In this paper we introduce the notion of Algebraic (Trapdoor) One Way Functions , which, roughly speaking, captures and formalizes many of the properties of number-theoretic one-way functions. Informally, a (trapdoor) one way function F:X→Y is said to be algebraic if X and Y are (finite) abelian cyclic groups, the function is homomorphic i.e. F(x)⋅F(y)=F(x⋅y), and is ring-homomorphic , meaning that it is possible to compute linear operations “in the exponent” over some ring (which may be different from Zp where p is the order of the underlying group X) without knowing the bases. Moreover, algebraic OWFs must be flexibly one-way in the sense that given y=F(x), it must be infeasible to compute (x′,d) such that F(x′)=yd (for d≠0). Interestingly, algebraic one way functions can be constructed from a variety of standard number theoretic assumptions, such as RSA, Factoring and CDH over bilinear groups. As a second contribution of this paper, we show several applications where algebraic (trapdoor) OWFs turn out to be useful. In particular: • Publicly Verifiable Secure Outsourcing of Polynomials: We present efficient solutions which work for rings of arbitrary size and characteristic. When instantiating our protocol with the RSA/Factoring based algebraic OWFs we obtain the first solution which supports small field size, is efficient and does not require bilinear maps to obtain public verifiability. • Linearly-Homomorphic Signatures: We give a direct construction of FDH-like linearly homomorphic signatures from algebraic (trapdoor) one way permutations. Our constructions support messages and homomorphic operations over arbitrary rings and in particular even small fields such as F2. While it was already known how to realize linearly homomorphic signatures over small fields (Boneh–Freeman, Eurocrypt 2011), from lattices in the random oracle model, ours are the first schemes achieving this in a very efficient way from Factoring/RSA. • Batch execution of Sigma protocols: We construct a simple and efficient Sigma protocol for any algebraic OWP and show a “batch” version of it, i.e. a protocol where many statements can be proven at a cost (slightly superior) of the cost of a single execution of the original protocol. Given our RSA/Factoring instantiations of algebraic OWP, this yields, to the best of our knowledge, the first batch verifiable Sigma protocol for groups of unknown order.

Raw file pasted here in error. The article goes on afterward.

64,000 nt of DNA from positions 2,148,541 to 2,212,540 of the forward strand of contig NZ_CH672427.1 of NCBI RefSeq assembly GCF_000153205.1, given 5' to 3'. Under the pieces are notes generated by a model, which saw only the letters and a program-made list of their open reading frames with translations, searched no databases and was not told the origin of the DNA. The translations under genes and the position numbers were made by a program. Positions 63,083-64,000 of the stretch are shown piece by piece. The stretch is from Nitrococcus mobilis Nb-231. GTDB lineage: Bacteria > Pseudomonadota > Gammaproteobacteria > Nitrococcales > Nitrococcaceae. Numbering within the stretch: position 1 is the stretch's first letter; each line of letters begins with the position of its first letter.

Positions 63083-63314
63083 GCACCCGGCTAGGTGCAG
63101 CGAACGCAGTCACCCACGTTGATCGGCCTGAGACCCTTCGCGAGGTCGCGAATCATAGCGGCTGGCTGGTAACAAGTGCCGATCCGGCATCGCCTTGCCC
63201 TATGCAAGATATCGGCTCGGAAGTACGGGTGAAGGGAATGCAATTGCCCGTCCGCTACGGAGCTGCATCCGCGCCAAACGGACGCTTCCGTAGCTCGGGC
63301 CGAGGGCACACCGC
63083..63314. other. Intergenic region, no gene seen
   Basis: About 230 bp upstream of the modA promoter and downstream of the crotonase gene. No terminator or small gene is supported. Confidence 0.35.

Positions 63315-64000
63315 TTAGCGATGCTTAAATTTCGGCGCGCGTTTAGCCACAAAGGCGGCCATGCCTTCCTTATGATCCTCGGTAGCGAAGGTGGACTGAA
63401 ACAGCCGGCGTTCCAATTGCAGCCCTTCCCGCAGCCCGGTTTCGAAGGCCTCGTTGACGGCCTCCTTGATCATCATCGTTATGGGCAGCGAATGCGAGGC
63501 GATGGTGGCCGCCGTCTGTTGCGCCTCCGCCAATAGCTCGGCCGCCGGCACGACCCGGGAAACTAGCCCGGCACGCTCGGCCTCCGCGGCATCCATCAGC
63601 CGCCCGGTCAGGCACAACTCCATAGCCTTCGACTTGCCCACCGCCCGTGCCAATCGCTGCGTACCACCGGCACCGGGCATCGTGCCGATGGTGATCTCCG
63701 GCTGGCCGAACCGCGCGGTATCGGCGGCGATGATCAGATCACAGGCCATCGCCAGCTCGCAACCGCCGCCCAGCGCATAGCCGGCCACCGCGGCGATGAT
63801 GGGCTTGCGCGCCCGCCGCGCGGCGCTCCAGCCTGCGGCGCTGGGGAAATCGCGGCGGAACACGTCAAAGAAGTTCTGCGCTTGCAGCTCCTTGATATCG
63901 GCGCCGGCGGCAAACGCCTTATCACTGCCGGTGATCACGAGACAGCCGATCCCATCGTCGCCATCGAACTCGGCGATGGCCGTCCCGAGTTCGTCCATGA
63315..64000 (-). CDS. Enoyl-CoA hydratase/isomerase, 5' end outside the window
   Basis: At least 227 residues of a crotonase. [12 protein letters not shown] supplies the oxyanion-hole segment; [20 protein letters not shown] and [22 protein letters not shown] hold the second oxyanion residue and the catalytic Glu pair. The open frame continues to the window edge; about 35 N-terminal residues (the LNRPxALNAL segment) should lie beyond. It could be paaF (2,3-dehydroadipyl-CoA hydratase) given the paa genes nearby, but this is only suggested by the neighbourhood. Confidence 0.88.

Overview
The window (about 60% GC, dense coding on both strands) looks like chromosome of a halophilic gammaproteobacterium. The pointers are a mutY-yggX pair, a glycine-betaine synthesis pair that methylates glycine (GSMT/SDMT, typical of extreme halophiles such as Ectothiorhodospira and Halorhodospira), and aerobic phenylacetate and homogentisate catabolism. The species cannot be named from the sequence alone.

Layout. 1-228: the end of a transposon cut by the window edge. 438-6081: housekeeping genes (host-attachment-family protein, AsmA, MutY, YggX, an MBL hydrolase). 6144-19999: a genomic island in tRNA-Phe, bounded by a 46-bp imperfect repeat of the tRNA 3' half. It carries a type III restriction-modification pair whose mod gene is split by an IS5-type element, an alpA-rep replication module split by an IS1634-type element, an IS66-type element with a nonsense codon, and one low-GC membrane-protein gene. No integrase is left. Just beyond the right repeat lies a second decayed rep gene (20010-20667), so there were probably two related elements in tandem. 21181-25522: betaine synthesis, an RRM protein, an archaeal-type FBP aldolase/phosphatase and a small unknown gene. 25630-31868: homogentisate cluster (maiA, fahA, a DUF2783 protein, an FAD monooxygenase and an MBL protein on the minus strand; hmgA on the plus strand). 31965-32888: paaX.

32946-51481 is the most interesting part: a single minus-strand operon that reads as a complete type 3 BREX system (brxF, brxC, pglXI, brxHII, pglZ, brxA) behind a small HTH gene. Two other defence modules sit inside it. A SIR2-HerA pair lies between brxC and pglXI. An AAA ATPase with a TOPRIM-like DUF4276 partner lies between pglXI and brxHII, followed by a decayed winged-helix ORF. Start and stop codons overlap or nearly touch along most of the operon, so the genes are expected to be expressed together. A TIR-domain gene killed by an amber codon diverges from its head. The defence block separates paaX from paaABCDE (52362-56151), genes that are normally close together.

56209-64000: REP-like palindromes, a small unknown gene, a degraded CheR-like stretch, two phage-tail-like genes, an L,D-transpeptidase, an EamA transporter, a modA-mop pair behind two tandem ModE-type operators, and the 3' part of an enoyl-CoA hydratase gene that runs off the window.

|Titolo:||Algebraic (trapdoor) one-way functions: Constructions and applications|
|Data di pubblicazione:||2015|
|Appare nelle tipologie:||1.1 Articolo in rivista|